- by BGS Gleneagles Global Hospitals
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- Dec 19 2017
What is Morquio Syndrome?- Dr. Kishore Kotha
It is also called as Mucopolysaccharidosis type IV. It is a rare lysosomal storage disease (LSD) that is inherited in an autosomal-recessive fashion. It is classified into two types, Morquio A syndrome (mucopolysaccharidosis type IVA) and Morquio B syndrome (mucopolysaccharidosis type IVB), based on a deficiency of different lysosomal enzymes- N-acetylgalactosamine-6-sulfatase (GALNS) and beta-galactosidase, respectively. In most cases, individuals with Morquio syndrome have normal intelligence.
It is an inherited condition. If both parents carry a nonworking copy of a gene related to this condition, each of their children has a 25% chance of developing the disease. This is called autosomal recessive trait. The body needs these enzymes to break down a long strand of sugar molecules called the keratin sulphate sugar chain. In both types, abnormally large amounts of glycosaminoglycans build up in the body, this can damage organs.
Symptoms usually start between ages 1 and 3. They include:
- Abnormal development of bones, including the spine
- Bell-shaped chest with ribs flared out at the bottom
- Coarse facial features
- Hypermobile joints
- Large head
- Short stature with a particularly short trunk
- Widely spaced teeth
The severe form becomes apparent between the ages of one and three and typically presents with knock-knees and breastbone prominence. The slowly progressing form, which may not become apparent until adolescence, presents with hip pain and stiffness.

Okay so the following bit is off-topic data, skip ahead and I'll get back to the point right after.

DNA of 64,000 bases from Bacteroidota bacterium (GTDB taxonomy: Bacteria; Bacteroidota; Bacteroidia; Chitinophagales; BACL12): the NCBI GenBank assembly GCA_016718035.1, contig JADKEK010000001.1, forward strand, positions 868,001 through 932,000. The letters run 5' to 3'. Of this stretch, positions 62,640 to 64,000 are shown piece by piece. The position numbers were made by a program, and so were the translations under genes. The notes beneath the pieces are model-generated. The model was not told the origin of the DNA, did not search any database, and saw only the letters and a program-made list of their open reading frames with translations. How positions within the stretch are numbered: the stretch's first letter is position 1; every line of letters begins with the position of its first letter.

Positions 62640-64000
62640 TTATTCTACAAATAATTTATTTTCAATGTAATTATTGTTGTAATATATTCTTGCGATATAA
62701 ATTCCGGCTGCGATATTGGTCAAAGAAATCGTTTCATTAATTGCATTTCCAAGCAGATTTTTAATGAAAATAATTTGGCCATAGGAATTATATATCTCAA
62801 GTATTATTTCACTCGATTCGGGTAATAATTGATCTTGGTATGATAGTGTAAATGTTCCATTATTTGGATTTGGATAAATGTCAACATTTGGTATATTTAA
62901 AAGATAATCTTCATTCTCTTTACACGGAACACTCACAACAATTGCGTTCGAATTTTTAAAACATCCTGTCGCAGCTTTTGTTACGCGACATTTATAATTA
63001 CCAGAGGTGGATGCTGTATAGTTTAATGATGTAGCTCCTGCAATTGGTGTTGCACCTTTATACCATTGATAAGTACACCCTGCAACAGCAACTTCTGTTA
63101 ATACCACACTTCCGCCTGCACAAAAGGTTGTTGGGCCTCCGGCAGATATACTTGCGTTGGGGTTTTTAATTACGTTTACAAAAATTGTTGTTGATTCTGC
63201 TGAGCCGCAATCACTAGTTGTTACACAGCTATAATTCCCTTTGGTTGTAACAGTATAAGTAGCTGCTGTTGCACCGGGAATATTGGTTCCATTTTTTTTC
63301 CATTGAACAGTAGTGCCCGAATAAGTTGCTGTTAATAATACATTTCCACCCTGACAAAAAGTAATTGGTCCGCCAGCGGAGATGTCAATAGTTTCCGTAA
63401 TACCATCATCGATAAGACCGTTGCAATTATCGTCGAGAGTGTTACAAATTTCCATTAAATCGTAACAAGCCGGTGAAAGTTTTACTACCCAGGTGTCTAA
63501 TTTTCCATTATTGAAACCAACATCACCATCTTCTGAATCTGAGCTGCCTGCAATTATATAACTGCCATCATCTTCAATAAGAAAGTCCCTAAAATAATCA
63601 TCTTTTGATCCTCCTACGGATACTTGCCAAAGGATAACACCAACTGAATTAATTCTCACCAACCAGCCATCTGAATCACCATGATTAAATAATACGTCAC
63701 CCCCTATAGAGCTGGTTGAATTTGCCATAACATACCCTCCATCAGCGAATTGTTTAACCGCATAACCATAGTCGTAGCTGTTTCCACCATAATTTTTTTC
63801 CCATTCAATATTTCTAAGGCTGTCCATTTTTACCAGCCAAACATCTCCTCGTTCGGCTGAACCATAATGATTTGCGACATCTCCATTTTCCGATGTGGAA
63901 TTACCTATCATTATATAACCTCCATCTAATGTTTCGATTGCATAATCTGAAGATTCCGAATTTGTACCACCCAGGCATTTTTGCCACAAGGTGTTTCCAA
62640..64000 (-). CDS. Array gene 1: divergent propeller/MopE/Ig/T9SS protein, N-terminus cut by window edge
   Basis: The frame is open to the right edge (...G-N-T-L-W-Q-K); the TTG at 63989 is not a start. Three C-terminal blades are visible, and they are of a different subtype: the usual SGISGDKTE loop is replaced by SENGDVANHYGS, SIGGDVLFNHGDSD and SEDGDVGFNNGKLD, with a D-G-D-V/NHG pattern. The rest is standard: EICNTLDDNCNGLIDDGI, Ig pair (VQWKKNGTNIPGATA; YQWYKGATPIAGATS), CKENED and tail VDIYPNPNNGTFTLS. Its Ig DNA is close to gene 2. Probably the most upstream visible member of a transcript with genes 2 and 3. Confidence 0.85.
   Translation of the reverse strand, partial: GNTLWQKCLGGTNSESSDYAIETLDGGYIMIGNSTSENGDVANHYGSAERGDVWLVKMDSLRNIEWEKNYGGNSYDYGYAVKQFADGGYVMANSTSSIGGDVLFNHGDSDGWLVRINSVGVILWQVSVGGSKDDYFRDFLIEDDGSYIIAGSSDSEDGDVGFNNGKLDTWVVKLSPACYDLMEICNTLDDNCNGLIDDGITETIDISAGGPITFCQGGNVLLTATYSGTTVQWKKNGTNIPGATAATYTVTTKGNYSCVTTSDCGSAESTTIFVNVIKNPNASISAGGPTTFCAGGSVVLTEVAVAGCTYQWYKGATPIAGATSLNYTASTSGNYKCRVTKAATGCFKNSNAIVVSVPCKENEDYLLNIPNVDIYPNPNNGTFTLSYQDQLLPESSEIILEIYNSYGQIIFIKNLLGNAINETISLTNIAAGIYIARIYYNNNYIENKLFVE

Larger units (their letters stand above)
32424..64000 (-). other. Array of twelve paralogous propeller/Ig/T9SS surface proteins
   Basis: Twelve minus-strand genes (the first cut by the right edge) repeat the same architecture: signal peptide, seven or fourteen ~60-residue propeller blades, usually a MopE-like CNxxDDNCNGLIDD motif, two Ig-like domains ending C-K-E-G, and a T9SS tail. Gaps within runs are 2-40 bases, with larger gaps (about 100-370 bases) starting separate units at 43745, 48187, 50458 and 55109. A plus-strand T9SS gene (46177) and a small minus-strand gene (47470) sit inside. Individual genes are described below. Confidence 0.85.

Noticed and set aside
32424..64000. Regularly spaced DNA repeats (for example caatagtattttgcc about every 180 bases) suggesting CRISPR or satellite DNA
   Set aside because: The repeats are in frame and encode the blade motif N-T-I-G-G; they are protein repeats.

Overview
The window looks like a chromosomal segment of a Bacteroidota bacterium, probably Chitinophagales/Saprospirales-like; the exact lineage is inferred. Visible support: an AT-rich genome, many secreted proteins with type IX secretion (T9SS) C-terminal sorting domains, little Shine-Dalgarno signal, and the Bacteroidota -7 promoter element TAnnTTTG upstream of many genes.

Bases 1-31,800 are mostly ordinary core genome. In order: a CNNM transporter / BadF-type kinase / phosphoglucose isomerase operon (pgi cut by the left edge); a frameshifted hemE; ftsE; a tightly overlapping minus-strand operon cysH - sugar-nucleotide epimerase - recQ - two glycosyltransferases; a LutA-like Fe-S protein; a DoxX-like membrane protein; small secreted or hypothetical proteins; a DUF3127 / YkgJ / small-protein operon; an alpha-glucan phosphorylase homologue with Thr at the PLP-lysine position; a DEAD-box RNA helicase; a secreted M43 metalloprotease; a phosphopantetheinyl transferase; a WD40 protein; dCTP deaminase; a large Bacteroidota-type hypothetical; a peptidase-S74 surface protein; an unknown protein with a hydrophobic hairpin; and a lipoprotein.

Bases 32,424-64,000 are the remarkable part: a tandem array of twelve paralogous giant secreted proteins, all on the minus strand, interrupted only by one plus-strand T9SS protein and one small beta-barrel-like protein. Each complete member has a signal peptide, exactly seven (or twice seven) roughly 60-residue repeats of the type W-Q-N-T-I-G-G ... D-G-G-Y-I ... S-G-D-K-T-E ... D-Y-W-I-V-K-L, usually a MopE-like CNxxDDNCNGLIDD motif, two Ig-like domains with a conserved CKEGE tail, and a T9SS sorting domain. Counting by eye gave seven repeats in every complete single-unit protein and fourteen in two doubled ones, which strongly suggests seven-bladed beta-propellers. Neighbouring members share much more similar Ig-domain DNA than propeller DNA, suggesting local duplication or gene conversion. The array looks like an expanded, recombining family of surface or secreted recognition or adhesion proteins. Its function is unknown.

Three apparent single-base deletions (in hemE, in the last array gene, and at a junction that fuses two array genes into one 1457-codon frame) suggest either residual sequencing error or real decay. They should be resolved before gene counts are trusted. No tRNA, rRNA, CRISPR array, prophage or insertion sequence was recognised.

Several examination and testing are performed which may reveal:
- Abnormal curvature of the spine
- Cloudy cornea
- Heart murmur
- A hernia in the groin
- Enlarged liver
- Loss of nerve function below the neck
- Short Stature
Urine tests are usually done first. These test may show extra mucopolysaccharides, but they can’t determine the specific form of MPS. Other tests may include:
- Blood culture
- Genetic testing
- Hearing test
- Slit-lamp eye exam
- Skin fibroblast culture
- X-rays of the long bones, ribs, and spine.
- MRI of the lower skull and upper neck to determine if their upper vertebrae are underdeveloped.
The U.S. Food and Drug Administration has approved the medicine for Morquio syndrome type A. It is given through a vein.
In 2014, the FDA approved a recombinant human GALNS enzyme replacement therapy (elosulfase alfa) for the treatment of MPS IVA.
Other treatment of MPS IV is symptomatic and supportive. Surgery may be required to stabilise cervical vertebrae, ventricular hyper trophy, keratoplasty.
Genetic counselling is recommended for affected individuals and their families.
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